From the moment William invaded Britain and defeated Harold at the Battle of Hastings, he faced constant threats in the form of rebellions to challenge his reign. Many Anglo-Saxons were indignant at being forced under a foreign yoke and revolts and rebellions were frequent up until 1075. However, all were suppressed by William, sometimes by diplomacy, the building of castles or otherwise by force. Initially, William obviously hoped for minimal opposition and followed his victory at Hastings with the rapid seizure of Dover, Canterbury and London.
This dominance in South-East England, due mainly to Williams strong military, led William to (falsely) assume the rest of England was secure as well, and he returned to Normandy in 1067, placing Odo and Fitz William in charge. However, partially due to indignation at their new Norman leader and partially due to Odo and Fitz William’s harsh rule, rebellions inevitably broke out in Britain. One of William’s responses to these threats was brutal suppression, as infamously demonstrated in the ‘harrying of the North’.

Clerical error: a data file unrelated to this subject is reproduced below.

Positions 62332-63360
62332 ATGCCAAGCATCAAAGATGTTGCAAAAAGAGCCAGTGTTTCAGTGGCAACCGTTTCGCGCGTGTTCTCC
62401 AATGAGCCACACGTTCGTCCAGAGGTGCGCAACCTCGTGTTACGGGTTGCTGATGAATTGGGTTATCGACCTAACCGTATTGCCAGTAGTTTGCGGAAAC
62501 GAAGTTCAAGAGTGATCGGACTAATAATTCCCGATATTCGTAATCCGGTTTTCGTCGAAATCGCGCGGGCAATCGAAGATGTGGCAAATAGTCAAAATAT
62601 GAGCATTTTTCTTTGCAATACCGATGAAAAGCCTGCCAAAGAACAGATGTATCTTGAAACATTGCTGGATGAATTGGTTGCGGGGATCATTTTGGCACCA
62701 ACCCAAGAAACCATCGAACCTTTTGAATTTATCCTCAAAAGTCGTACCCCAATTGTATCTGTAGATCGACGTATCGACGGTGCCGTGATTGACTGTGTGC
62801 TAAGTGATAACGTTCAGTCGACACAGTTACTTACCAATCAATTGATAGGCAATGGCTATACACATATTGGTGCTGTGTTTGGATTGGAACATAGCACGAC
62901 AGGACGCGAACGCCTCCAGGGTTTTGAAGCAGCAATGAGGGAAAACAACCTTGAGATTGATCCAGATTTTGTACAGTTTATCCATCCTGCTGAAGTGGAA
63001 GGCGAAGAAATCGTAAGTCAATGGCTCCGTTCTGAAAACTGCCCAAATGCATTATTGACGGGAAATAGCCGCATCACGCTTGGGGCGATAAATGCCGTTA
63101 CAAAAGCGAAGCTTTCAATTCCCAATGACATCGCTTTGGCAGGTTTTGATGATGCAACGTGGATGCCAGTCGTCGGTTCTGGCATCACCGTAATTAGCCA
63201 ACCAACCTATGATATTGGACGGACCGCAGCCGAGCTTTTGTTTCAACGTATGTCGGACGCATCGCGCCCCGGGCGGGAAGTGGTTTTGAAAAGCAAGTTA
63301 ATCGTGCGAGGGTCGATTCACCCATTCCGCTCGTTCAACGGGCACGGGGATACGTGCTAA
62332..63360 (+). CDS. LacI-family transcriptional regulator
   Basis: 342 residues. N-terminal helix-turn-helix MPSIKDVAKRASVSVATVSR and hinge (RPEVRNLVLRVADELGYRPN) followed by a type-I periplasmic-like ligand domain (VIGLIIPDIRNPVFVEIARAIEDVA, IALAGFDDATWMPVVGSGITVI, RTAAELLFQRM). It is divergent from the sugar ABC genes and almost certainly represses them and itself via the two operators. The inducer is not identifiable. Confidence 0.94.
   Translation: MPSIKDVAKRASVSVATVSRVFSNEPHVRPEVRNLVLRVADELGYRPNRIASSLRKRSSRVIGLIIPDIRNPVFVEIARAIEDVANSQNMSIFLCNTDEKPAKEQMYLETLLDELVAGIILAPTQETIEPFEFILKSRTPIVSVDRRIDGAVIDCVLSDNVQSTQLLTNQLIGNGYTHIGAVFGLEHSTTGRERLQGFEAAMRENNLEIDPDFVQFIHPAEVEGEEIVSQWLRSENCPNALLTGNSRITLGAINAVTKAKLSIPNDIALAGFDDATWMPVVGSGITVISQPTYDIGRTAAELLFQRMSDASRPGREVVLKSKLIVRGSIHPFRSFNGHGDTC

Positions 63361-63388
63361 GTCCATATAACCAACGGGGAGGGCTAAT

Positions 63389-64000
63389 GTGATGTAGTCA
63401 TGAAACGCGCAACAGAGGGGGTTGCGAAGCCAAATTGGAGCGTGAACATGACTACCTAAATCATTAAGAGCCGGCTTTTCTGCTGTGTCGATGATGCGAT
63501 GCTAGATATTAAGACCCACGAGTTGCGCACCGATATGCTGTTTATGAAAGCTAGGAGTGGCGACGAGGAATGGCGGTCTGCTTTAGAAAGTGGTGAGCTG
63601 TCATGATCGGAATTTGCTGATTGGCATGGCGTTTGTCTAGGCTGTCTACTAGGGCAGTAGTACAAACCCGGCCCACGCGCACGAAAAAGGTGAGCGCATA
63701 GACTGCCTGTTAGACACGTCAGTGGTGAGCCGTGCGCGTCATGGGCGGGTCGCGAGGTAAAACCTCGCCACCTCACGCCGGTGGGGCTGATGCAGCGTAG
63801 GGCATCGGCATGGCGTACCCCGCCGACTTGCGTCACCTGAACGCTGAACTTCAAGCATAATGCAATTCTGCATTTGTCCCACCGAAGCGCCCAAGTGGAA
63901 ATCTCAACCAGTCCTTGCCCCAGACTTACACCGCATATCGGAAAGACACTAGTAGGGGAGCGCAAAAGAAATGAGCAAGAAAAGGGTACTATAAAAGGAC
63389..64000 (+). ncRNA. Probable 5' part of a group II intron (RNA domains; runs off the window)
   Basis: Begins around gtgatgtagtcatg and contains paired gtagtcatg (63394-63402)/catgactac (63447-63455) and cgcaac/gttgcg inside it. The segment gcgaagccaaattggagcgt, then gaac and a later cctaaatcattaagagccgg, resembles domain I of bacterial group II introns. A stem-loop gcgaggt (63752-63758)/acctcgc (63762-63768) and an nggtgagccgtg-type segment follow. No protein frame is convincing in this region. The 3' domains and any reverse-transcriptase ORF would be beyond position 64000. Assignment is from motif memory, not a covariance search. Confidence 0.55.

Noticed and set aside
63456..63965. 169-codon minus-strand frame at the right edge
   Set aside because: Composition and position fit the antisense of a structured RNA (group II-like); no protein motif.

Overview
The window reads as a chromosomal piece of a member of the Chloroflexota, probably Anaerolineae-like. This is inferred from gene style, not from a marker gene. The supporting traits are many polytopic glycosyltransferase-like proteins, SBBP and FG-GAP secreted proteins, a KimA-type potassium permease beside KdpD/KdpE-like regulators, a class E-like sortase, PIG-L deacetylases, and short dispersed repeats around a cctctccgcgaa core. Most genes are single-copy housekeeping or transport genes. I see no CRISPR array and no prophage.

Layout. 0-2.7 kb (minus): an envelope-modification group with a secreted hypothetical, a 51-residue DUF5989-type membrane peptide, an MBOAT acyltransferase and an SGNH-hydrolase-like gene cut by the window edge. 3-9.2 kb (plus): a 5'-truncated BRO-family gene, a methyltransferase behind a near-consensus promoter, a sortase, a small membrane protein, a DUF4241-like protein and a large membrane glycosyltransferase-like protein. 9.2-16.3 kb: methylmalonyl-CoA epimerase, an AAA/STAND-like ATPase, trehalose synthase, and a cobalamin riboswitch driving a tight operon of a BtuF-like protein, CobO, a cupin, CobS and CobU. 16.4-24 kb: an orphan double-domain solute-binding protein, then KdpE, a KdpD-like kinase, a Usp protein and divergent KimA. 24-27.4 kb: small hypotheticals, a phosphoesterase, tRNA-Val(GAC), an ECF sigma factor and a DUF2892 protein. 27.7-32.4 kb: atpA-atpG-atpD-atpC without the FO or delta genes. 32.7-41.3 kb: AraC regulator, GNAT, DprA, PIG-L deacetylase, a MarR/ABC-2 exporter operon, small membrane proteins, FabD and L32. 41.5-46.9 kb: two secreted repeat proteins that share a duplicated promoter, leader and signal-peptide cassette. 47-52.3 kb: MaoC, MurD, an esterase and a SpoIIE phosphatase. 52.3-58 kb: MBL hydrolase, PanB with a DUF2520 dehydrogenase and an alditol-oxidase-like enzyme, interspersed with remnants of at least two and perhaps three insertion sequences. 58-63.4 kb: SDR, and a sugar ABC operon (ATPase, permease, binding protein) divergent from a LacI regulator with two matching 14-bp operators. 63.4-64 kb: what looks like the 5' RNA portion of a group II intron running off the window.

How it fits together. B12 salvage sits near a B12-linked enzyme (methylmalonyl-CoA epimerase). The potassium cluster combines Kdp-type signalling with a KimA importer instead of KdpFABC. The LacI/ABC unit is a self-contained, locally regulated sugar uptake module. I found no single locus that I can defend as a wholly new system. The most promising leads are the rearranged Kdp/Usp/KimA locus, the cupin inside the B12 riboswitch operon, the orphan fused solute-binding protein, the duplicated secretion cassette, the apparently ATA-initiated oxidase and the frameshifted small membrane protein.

Although this method was ultimately successful in suppressing the violent northern rebels as well as preventing the success of the 1069 Danish invasion, it could also be argued that through this inhumane and savage action against the Anglo-Saxons, William created more problems than he solved. He not only lost papal support but also caused further rifts between the Britons and their Norman ruler. He was widely criticised with Oderic Vitalis saying, ‘… for this act which condemned the innocent and guilty alike to die by slow starvation I cannot commend him… such brutal slaughter cannot remain unpunished. ‘
William’s military is another key factor in explaining his success at controlling the Anglo-Saxons. His army not only won him victory at Hastings but was also responsible for successfully gaining control of south-east England in under two months. It’s diversity (for example it’s combination of both naval and land forces), created a strong defence system against potential external invasions and internal rifts.
Although Swein Estrithson’s summer invasion of 1069 was inevitably weakened by an apparent lack of purpose or policy, William’s military adaptability as well as the Norman savagery displayed was essentially the main factor in preventing a potential Danish success. Williams’s superior army consisting of cavalry forces, infantry men, engineers and archers, not only gained him victory at Hastings but were also a contributory factor to his success at maintaining his throne.